Thursday, 13 May 2010
Five grandmasters scored two points in the first three games at the Astrakhan FIDE Grand Prix. All games of the third round ended peacefully.
The longest game was played between Ernesto Inarkiev and Peter Leko. The Hungarian, playing Black, demonstrated a deep home analysis and not only equalized the game, but even managed to obtain a slight plus in the endgame. Inarkiev had to play accurately, but he solved all the puzzles and made a draw on the 56th move.
Vladimir Akopian and Peter Svidler made a relatively quick 23-move
draw. The Armenian grandmaster was unable to get an advantage in the
English Opening, and did not object repeating the moves.
Gashimov created some problems for Boris Gelfand in the Petroff Defense.
The Black’s king looked unsafe in a complicated endgame, however, White
suddenly sacrificed a rook and forced a draw by move repetition.
Alekseev also obtained an advantage against Ivanchuk’s Petroff. The
Ukrainian transposed to a worse rook ending; White’s king broke to the
enemy pawns on the queenside, but Alekseev lost the pace of attack, and
Ivanchuk managed to build a fortress, fixing the kingside pawn
structure, and not allowing the enemy rook to help its monarch.
Ponomariov played White against Teimour Radjabov and created unpleasant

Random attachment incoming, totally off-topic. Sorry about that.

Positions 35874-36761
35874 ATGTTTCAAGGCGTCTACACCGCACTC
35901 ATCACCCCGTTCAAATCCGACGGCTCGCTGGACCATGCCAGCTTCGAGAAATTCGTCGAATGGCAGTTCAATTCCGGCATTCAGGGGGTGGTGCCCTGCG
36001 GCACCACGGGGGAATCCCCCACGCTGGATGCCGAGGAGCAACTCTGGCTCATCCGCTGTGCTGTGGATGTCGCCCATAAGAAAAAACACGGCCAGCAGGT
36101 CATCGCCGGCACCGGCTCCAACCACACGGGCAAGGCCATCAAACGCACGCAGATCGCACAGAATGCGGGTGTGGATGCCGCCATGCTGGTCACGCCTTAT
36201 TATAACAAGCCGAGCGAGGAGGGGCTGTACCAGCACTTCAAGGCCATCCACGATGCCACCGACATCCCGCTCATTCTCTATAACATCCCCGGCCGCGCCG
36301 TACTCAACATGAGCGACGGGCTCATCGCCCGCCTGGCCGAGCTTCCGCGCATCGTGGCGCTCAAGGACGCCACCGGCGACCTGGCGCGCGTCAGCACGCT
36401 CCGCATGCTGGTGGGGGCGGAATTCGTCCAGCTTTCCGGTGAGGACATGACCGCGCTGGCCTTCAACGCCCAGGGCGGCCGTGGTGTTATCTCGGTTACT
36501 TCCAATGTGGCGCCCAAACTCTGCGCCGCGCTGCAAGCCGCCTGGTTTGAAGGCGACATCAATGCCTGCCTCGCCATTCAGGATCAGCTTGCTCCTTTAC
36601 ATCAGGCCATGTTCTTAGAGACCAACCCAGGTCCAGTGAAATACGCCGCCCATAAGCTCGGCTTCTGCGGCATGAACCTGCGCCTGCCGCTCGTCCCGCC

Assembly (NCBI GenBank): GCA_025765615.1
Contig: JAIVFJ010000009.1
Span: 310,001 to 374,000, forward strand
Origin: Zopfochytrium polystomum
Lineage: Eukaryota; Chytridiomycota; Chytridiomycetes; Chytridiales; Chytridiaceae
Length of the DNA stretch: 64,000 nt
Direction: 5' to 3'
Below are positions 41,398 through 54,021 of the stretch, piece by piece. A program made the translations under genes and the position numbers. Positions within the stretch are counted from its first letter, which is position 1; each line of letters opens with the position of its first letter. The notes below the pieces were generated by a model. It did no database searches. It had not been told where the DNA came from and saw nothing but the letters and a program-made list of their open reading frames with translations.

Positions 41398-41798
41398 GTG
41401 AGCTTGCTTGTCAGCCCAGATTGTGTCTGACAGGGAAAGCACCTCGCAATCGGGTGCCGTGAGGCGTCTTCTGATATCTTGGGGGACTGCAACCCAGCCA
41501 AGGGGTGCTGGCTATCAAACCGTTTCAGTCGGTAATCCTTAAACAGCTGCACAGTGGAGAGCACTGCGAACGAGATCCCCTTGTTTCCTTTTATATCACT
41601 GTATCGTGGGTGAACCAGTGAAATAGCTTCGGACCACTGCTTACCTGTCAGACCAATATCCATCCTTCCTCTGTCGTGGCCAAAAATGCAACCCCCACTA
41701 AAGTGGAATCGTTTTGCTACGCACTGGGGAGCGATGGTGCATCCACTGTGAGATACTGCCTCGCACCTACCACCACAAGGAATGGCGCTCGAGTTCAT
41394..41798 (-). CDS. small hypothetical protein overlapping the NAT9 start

pressure at his position. In the Reti Opening Ponomariov tried to work
against Black’s queenside weaknesses, but Radjabov reacted energetically
and resolved the tension with a temporary pawn sacrifice. After the
series of exchanges the players proceeded to a drawn endgame.
Mamedyarov could not create any opening problems for Pavel Eljanov.
Black obtained a very solid position, and the players started repeating
the moves before the first control.
Wand Yue was close to a
victory against Dmitry Jakovenko. The Chinese had only a minimal
advantage early in the game, but then the Russian failed to find a
proper defensive plan, and his opponent created a very unpleasant
pressure on the queenside. The players proceeded to the endgame, in
which White had a dangerous passed pawn. However, Jakovenko’s inventive
defense brought him success: Wang Yue missed the best continuations
twice and allowed a draw by perpetual.